Custom Extension for Azure Functions — Part 2 — Bindings

This article is part two of the two-part series. In my previous article, we looked into how to create a custom trigger. In this article, we will look into how to create a custom binding.

Since this a continuation of my previous article, I highly recommend reading part one before this one so that you get a basic idea of fundamentals of the custom extension and what are going to build.

For the sake of clarity, I will summarize what we are going to explore. In part one, we understand the basics of custom bindings and how to create a custom trigger. We developed a custom NATS Trigger and a sample application to test the trigger in part one.

In this article, we will look into how to create a custom NATS binding.

To create a custom binding:

Similar to Triggers, when the system starts, it searches for a class that implements IWebJobStartup. When it found a class that implements the interface:

As stated before, we are creating a NATS extension here. We will use Visual Studio for development. We will also use the NATS client library MyNatsClient. MyNatsClient is a handy library for .NET to connect to NATS.

Custom Extension is a Standard .NET Library. You need to add the following packages using NuGet. Open the NuGet manager and search for:

Microsoft.Azure.WebJobs.Extensions 
MyNatsClient

Creating binding is relatively simple. As mentioned in the previous section, we need to create attribute class, converter class, and async collector class.

Here is our attribute class: using System; using Microsoft.Azure.WebJobs.Description;

namespace WebJobs.Extension.Nats
{
/// <summary>
/// <c>Attribute</c> class for Trigger
/// </summary>
[AttributeUsage(AttributeTargets.Parameter)]
[Binding]
public class NatsAttribute: Attribute
{
// <summary>
// Connection string in the form of nats://<username>:<password>@<host>:<port>
// </summary>
public string Connection { get; set; }
// Channel string
public string Channel { get; set; }

// <siummary>
// Helper method to get connection string from environment variables
// </summary>
internal string GetConnectionString()
{
return Environment.GetEnvironmentVariable(Connection);
}
}
}

Just like in the trigger, we have connection string and channel member variables. Next is our converter class. In this class, we create our async collector instance. Here is our async collector class. Just like in the trigger, we will generate context and pass it to the Collector. The Collector will use this instance to send a message to the NATS server. Here is our collector class.

using System.Threading;
using System.Threading.Tasks;
using Microsoft.Azure.WebJobs;

namespace WebJobs.Extension.Nats.Bindings
{
/// <summary>
/// Async Collector class. Responsible for publishing to a NATS channel
/// </summary>
/// <typeparam name="T">Data Type of value</typeparam>
public class NatsAsyncCollector<T>: IAsyncCollector<T>
{
/// <summary>
/// NatsBindingContext instance
/// </summary>
private readonly NatsBindingContext _context;

/// <summary>
/// Constructor
/// </summary>
/// <param name="context">NatsBindingContext instance</param>
public NatsAsyncCollector(NatsBindingContext context)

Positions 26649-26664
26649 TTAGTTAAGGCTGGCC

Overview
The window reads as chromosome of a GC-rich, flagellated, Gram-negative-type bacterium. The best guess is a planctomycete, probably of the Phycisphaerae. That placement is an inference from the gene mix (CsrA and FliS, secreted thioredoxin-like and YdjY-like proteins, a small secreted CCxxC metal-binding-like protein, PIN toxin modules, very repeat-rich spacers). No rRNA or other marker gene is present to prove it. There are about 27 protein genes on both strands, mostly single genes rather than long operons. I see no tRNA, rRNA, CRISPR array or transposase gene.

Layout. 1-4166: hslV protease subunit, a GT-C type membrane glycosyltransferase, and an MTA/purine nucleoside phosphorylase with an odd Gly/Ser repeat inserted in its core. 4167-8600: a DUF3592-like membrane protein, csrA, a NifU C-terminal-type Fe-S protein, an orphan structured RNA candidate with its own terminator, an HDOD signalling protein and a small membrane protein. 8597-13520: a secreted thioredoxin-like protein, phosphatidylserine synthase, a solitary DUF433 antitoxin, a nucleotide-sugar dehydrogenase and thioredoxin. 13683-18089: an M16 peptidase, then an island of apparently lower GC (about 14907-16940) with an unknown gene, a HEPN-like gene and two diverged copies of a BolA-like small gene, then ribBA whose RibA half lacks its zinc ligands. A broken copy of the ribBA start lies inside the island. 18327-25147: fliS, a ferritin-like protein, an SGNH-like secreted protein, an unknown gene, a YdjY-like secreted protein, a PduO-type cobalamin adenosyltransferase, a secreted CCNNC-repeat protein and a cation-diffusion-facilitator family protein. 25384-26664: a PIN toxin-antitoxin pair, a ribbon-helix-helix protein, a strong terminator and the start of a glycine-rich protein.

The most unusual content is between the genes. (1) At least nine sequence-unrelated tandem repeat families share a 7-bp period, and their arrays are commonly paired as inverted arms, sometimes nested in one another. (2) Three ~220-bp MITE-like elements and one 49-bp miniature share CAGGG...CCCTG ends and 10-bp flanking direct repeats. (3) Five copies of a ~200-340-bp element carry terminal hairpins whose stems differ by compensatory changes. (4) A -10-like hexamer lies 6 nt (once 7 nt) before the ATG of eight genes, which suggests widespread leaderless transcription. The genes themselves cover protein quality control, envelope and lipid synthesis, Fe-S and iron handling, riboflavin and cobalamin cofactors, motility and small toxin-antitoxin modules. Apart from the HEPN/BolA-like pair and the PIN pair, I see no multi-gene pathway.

{
_context = context;
}

/// <summary>
/// Publish message to a NATS chanel
/// </summary>
/// <param name="message">Message to be published</param>
/// <param name="cancellationToken">A Cancellation Token</param>
/// <returns>A Task that completes when the message us published</returns>
public Task AddAsync(T message, CancellationToken cancellationToken = default)
{
return _context.client.Publish(_context.attribute.Channel, message.ToString());
}

/// <summary>
/// Flush any pending publish
/// </summary>
/// <param name="cancellationToken">A Cancellation token/param>
/// <returns></returns>
public Task FlushAsync(CancellationToken cancellationToken = default)
{
return Task.CompletedTask;
}
}
}

Create a sample to test the NATS Binding

Let’s create a sample function to test our binding. Our sample function looks like this:

using Microsoft.AspNetCore.Http;
using Microsoft.Azure.WebJobs;
using Microsoft.Azure.WebJobs.Extensions.Http;
using Microsoft.Extensions.Logging;
using WebJobs.Extension.Nats;

namespace Bindings.Sample
{
public static class NatsBindingsSample
{
[FunctionName("NatsBindingsSample")]
public static void Run(
[HttpTrigger(AuthorizationLevel.Anonymous, "get", "post", Route = null)] HttpRequest req,
[Nats(Connection = "NatsConnection", Channel = "SampleChannelOut")] out string message,
ILogger log)
{
string msg = req.Query["message"];

log.LogInformation("C# HTTP trigger function processed a request.");
log.LogInformation($"Received message {msg}");

message = msg;
}
}
}

An HTTP call triggers the sample function. We retrieve the message query parameter and send this text to the predefined Channel.

You can use the Postman or other similar tools to test this sample function. I have created a sample node.js application to receive messages from NATS; here is the code.

#!/usr/bin/env node
/* jslint node: true */
'use strict';

var nats = require('nats').connect("nats://<username>:<password>@localhost:4222");

nats.on('error', function(e) {
console.log('Error [' + nats.options.url + ']: ' + e);
process.exit();
});

nats.on('close', function() {
console.log('CLOSED');
process.exit();
});

var subject = "SampleChannelOut1"

if (!subject) {
console.log('Usage: node-sub <subject>');
process.exit();
}

console.log('Listening on [' + subject + ']');

nats.subscribe(subject, function(msg) {
console.log('Received "' + msg + '"');
});

If everything goes well, you can see the message on the console.

I hope you enjoy this article and got a preliminary knowledge of how to create custom extensions for Azure Functions.

A Software Architect from Kerala, India, Open Source, Cloud Native enthusiast. Likes Golang, Rust, C/C++, Kubernetes, Kafka, etc.

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